Reviews of Monkey Kingdom, True Story, Unfriended and two social realist films from France
Modern youth is a big theme this week. We observe them at the computer, running wild in Paris and (in a monkey version) striving to survive. Meanwhile Jonah Hill and James Franco team up for a non-comedy talk fest about truth and guilt.
Here’s the list:
Monkey Kingdom: 4 ½ stars
True Story: 2 ½
Eastern Boys: 3 ½
Unfriended: 2 ½
Paul Blart: Mall Cop 2: not reviewed
MONKEY KINGDOM: Don’t be put off by anybody who says we’ve seen all this before. Yes, nature documentaries do tend to look and play alike but don’t miss taking the kids to this one. It’s the latest—and best—of the annual films for Earth Day from Disneynature. Mark Linfield and Alastair Fothergill again co-direct--they created three of the previous films plus the great series Planet Earth for the BBC—and Tina Fey gives a playful narration. But it’s the macaque monkeys of Sri Lanka with their antics and expressive faces who provide the fun. And who knew about the class struggles in their colony?
The crème-de-la-crème, led by Raja, the alpha money, eat high in the trees and live in some ancient ruins called Castle Rock where commoners aren’t allowed, not even during the heavy monsoon rains. The low-born, like Maya, find what they can down below. She’s the star of the movie. Romanced by Kumar, she gives birth to Kip and performs all the usual motherly duties like keeping him safe from a monitor lizard. But when the colony, Raja and all, is driven out by a marauding band of other monkeys, Maya has to become a leader, first scrounging in a market town and then fighting to get back home. Beautiful camera work shows it all. Some of it is surely staged. For instance those monkeys looking into a mongoose lair; we see them from both the outside and the inside. No matter. The film works. (International Village and suburban theaters) 4 ½ out of 5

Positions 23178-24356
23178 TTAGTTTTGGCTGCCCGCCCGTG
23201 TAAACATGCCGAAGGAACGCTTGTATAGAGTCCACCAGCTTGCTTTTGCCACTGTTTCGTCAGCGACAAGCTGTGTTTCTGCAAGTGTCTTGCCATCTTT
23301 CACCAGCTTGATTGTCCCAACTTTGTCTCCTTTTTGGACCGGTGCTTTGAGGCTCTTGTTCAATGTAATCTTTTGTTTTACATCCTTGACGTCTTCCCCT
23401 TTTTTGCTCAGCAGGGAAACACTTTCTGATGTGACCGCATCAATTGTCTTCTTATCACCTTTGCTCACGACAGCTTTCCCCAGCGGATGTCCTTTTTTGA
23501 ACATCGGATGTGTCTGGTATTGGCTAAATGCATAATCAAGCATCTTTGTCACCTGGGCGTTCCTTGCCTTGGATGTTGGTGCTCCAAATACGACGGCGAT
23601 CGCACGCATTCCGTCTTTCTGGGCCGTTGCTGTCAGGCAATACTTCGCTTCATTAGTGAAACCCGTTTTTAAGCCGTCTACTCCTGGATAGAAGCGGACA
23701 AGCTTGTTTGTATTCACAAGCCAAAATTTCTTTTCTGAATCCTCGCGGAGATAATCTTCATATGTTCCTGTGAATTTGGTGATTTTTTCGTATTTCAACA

TRUE STORY: There’s excellent acting here but to what end? The movie seems to be groping toward something profound but just doesn’t find it. The nature of truth, trust and friendship are all scattered around here without ever cohering into an overall theme. Also, from background material I’ve read, it seems some of the “true story” is left out or downplayed. It’s hard to find the meaning in what’s left.
Jonah Hill plays journalist Michael Finkel who after being fired by The New York Times for misrepresenting the facts in a major article retreated to Montana where his attempts to pitch story ideas to other papers went nowhere. Then he was directed to a bizarre one. He could see a book in it. It could restart his career. A fugitive named Christian Longo had claimed he was Finkel when he was arrested in Mexico for killing his wife and three kids. He’s played with squinty-eyed and creepy self-assurance by James Franco. In a series of face to face meetings, he’s evasive but chatty and a little bit flirty. He charms the reporter who later muses they are much alike. I don’t see any reason for that. In real life he was warned the guy is a pathological liar. In the film he should have seen it himself and not just a story he could sell and possible redemption for himself. Ethics are muddy all the way through this unconvincing film. (International Village and suburban theaters) 2 ½ out of 5
Two new films of social realism from France …
GIRLHOOD: This is not related to the great American film “Boyhood”. It’s from France where it bears the more appropriate name 'Bande de Filles' which means ‘Gang of Girls’. Its tale of growing up is much more specialized, set in the grim immigrant housing projects in the suburbs of Paris and featuring more dead-ends than opportunities. The director, Céline Sciamma, now has three well-received movies about the problems of youth.